A record number of hospitalists attended the combined biannual conference of the Chilean Society of Hospitalists and the Pan American Society of Hospitalists (PASHA) July 19-20 in Santiago, Chile. The meeting sold out with more than 250 attendees, and the energy of the South American hospitalist movement could be felt inside as hospitalists from across the Americas packed into the conference center.
It was the third such combined meeting, and hospitalists from Argentina, Colombia, the United States, and all parts of Chile were present. The first national meeting of hospitalists in Chile was held in 2008, and meetings have occurred every other year since 2008. PASHA was established in 2010 to unite hospitalists in South America and build collaborations with hospitalists in North America. PASHA’s past meetings were held in Brazil and Argentina, and organizers plan to continue it annually.
Hospitalists and subspecialists gathered to update their clinical knowledge and share ideas on patient safety, quality improvement (QI), and transitions of care.
“All of our countries have different challenges, but hospitalists everywhere are trying to do the same thing—provide quality healthcare as efficiently as possible. This central goal of hospitalists allows us to share ideas and learn from each other,” said Andres Aizman, MD, director of the division of hospital medicine at Pontificia Universidad Católica de Chile in Santiago.
Lectures were translated into multiple languages, including English, to engage not only local physicians, but also those from abroad.
“This has been an incredible experience,” said Dr. Eddie Greene, a nephrologist from the Mayo Clinic in Rochester, Minn., who presented a lecture on hypertensive crises. “Getting so many talented people from different backgrounds in the same place exchanging ideas on diverse topics has been an amazing experience. This is something special, and I hope to see it continue to grow.”
Two internists at Pontificia Universidad Católica de Chile founded its first HM division in 2004. The division has grown to include nine physicians, and there is a second, five-physician group of hospitalists at Universidad de Chile, a neighboring teaching hospital. The actual number of practicing hospitalists in Chile is hard to estimate because there are many hospital-based internists that have yet to be recognized as hospitalists; however, the most active academic hospitalists in the Chilean Society of Hospitalists are at the two universities.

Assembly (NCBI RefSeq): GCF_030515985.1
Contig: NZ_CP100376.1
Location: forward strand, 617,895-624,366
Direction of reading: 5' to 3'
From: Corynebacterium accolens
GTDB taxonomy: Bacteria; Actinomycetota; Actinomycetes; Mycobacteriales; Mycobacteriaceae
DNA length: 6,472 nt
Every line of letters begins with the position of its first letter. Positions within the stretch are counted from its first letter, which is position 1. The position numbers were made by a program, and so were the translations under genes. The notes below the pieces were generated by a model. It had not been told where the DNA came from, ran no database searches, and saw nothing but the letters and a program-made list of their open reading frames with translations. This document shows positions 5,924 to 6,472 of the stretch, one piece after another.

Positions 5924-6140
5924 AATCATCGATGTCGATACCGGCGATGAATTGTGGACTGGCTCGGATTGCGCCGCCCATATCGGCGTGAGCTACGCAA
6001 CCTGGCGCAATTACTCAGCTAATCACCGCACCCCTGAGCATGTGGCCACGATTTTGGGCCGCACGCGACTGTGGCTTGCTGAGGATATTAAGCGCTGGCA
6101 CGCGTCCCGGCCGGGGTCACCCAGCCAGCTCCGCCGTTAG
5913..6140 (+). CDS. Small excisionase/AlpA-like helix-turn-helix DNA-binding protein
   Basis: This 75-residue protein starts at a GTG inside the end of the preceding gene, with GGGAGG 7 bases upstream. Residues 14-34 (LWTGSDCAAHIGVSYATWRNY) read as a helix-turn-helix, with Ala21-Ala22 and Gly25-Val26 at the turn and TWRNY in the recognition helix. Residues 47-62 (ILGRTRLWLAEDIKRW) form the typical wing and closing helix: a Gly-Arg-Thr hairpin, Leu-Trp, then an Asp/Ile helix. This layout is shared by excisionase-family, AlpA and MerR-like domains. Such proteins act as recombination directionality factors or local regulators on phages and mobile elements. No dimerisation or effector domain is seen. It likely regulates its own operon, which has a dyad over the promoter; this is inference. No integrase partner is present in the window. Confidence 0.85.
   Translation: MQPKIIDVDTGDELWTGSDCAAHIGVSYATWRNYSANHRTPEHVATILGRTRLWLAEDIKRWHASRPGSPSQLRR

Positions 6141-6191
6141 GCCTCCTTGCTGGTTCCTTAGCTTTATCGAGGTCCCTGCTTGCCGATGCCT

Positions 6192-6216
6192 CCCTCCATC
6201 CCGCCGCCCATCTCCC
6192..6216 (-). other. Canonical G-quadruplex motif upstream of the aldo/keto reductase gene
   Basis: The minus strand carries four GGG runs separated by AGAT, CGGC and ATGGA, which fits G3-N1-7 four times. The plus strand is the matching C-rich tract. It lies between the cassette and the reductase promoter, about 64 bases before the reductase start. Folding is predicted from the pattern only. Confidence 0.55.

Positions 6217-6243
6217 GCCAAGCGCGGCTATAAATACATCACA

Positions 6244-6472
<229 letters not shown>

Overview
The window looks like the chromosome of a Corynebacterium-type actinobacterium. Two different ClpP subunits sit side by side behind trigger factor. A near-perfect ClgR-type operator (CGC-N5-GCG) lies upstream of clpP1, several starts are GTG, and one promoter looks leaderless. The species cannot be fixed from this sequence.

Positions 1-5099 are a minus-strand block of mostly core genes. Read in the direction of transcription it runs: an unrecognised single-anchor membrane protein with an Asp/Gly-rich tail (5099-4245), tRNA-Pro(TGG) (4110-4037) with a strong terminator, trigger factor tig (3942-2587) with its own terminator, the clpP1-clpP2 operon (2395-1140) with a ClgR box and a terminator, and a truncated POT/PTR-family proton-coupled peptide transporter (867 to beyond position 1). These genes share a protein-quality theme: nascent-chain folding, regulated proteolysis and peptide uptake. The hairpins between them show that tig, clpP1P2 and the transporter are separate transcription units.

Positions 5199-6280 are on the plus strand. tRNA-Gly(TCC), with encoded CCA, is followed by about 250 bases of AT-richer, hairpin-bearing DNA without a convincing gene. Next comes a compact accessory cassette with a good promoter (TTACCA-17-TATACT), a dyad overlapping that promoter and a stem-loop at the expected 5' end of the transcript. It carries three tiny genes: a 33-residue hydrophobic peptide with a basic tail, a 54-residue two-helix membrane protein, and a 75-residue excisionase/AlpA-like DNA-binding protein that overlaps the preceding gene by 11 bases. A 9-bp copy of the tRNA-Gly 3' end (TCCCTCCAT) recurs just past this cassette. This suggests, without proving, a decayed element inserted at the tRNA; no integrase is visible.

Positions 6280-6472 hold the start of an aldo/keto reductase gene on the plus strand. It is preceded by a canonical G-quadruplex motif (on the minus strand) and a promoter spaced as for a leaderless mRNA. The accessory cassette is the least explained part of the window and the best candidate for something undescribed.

One of the highlights of this year’s conference was a workshop on bedside applications of portable ultrasound for hospitalists. Lectures on procedural and diagnostic applications of portable ultrasound were presented to the general assembly, and a hands-on workshop with limited seating was sold out.
The workshop included brief lectures, simulation-based training, and scanning of live models.
“This meeting has enlightened me on so many topics and tools that I can easily use in my hospital,” said Ofelia Leiva, MD, a hospitalist from Curico, a city of 250,000 in southern Chile. “There are so many ways we can use ultrasound in the hospital. I’m grateful that I was able to attend.”
Nilam Soni, MD, of the University of Texas Health Science Center at San Antonio, spearheaded the ultrasound workshop in collaboration with Dr. Ricardo Franco from John H. Stroger Hospital in Chicago and Dr. Carolina Candotti from Penn State Hershey Medical Center.
Faculty from the Mayo Clinic, including Drs. Jamie Newman, Fernando Rivera, John Park, and Eddie Greene, attended the meeting for a second consecutive time. Their contributions made the event even more attractive to local hospitalists.
—Ofelia Leiva, hospitalist, Curico, Chile
Although HM continues to grow in South America, barriers still exist. Each country has a different healthcare system, and the economic and political forces that drive these systems affect hospitalists and their patients. Certain metrics that are often used to gauge hospitalists’ impact in North America, such as length of stay, are less meaningful in Chile and other countries. Additionally, hospitalists’ ability to participate in conferences and exchange ideas is limited by distance and circumstance; the average hospitalist in Chile earns the equivalent of about $70,000 a year. Lastly, many hospitalists in South America aspire to develop research programs, but obtaining research training is challenging. Such opportunities are limited in South America, and physicians often encounter cost and immigration issues when they seek training abroad.
Despite the challenges, the enthusiasm to advance HM in South America and build international collaborations continues to grow. Hospitalists from different institutions in the U.S. have returned every year to participate in the conference. The opportunity to meet hospitalists from different countries, exchange ideas, and be part of the hospitalist movement abroad draws people back. The energy of the hospitalist movement is still alive.
Dr. Abbott and Dr. Rodriguez are adjunct professors and Dr. Aizman is an assistant professor in the department of internal medicine at Pontificia Universidad Católica de Chile School of Medicine in Santiago; Dr. Newman is an assistant professor in the division of hospital medicine at Mayo Clinic in Rochester, Minn.; and Dr. Soni is an assistant professor of medicine in the division of hospital medicine at the University of Texas Health Science Center at San Antonio.